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Women control household finances but aren’t feeling love from the big banks

Technology & Data

Women control household finances but aren’t feeling love from the big banks


Women want to be taken more seriously by the big banks, a survey has found, with only only 40% of women surveyed believing banks truly understand the needs of females.

Women also voiced that extra care needs to be given to time-poor mums, who are more likely to be controlling the households finances and provide better advice to female customers.

With 69% of women singularly controlling their household finances, and just 10% stating they leave all of the money stuff up to their partners, this is an important market to impress.

Women’s marketing firm, Hello I’m Venus, commissioned the survey to determine women’s perceptions of Australian banks, and their understanding of how to reach the needs of women.

The survey was conducted online across October and November last year with a total of 409 women between the ages of 25 and 50 years. Almost half (47%) of women agree that, at times, their main bank does not take them seriously and reveals a great lack of understanding from banks when it comes to female customers.

The Commonwealth Bank has the largest share of the market and its share amongst the 25-29 year segment is particularly high. ANZ has the second highest market share overall, with its highest share in the  30-34 year segment.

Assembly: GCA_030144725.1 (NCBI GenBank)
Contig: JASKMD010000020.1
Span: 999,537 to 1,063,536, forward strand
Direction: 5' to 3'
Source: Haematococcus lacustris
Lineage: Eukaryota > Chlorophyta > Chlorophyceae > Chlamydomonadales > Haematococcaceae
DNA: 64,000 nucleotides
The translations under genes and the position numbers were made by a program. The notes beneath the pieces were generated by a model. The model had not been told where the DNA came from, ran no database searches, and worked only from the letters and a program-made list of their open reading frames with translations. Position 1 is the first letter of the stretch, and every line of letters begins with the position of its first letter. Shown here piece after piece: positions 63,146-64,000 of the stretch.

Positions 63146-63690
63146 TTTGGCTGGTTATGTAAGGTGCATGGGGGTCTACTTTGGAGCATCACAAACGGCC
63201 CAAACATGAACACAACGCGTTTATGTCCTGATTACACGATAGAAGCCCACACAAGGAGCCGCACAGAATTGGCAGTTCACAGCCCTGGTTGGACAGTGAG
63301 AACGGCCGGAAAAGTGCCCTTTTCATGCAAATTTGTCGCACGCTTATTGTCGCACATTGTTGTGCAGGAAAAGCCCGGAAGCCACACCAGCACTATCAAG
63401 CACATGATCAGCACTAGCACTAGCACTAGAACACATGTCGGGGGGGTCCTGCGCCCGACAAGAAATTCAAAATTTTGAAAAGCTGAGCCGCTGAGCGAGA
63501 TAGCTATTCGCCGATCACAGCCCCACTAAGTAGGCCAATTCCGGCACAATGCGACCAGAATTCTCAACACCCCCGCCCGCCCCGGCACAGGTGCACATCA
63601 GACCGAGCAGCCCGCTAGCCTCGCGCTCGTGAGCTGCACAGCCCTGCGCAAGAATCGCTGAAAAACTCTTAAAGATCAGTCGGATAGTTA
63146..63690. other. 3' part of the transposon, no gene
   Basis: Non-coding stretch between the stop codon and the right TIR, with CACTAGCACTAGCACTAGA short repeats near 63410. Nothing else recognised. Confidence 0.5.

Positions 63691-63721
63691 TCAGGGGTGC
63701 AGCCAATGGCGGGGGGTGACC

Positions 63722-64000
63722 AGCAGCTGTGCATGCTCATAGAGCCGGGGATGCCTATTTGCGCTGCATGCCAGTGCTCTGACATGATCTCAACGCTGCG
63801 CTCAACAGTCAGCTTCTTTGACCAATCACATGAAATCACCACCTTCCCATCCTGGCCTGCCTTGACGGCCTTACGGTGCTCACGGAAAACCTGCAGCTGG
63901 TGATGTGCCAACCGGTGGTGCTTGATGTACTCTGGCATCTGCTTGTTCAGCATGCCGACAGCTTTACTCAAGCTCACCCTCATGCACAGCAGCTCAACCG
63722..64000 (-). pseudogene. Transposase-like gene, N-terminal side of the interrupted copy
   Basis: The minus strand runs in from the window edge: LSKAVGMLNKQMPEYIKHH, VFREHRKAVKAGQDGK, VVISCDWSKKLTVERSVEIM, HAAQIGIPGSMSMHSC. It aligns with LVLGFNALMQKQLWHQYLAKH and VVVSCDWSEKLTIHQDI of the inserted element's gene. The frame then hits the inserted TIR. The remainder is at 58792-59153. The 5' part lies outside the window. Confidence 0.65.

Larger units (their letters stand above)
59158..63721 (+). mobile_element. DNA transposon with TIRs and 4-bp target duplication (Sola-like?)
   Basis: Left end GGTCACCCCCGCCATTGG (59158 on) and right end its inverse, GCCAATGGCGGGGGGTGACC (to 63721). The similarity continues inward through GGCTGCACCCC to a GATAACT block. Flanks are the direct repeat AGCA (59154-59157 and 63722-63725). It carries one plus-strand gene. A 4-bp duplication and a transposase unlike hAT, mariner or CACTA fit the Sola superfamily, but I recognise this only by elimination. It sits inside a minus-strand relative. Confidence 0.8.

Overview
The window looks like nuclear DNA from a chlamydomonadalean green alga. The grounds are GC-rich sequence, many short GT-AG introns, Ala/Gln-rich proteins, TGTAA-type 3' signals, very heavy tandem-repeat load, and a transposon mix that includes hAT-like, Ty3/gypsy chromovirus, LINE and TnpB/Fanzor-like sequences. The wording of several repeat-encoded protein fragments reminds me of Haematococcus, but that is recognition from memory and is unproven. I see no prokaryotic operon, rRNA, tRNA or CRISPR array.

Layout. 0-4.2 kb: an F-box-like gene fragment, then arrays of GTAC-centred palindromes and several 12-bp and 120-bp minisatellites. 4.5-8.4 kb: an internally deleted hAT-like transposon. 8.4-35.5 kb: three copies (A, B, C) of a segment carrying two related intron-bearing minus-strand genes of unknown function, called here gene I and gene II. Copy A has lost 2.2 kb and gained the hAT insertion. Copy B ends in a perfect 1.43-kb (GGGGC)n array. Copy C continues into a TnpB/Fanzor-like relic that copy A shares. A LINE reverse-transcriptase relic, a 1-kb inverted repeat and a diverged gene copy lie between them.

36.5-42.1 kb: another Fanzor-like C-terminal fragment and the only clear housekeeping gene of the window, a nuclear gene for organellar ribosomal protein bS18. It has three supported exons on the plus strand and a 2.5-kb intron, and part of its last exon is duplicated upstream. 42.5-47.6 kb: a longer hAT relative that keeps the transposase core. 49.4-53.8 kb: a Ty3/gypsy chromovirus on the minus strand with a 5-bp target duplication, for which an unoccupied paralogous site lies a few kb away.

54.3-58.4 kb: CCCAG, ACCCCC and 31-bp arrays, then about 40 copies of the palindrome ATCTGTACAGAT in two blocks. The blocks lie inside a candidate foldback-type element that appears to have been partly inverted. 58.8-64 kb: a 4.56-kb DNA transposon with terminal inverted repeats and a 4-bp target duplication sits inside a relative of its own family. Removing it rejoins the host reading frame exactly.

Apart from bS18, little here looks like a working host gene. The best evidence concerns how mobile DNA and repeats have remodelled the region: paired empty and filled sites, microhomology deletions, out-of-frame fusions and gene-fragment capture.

Commonwealth Bank emerged as the most desirable bank for women with approximately 10% holding the view that it is a highly desirable brand, almost twice the proportion other members of the big four achieve. However, the CBA brand polarises, because it is also the brand that topped the ‘least desirable’ result too.

Women who don’t bank with the main banks hold a higher perception of the way they are treated as customers. This suggests the smaller players, such as Bendigo Bank, are doing a better job in both service and communication.

“With one in 10 women stating that banks do not understand what women want from a ‘banking relationship’, it’s clear that there’s a lot of work to be done for banks looking to truly connect with the female consumer,” says Bec Brideson, director of Hello I’m Venus.

“As women control over 80% of discretionary household spending, she’s the one choosing who to bank with, and she’s the one banks need to communicate with,” she adds.


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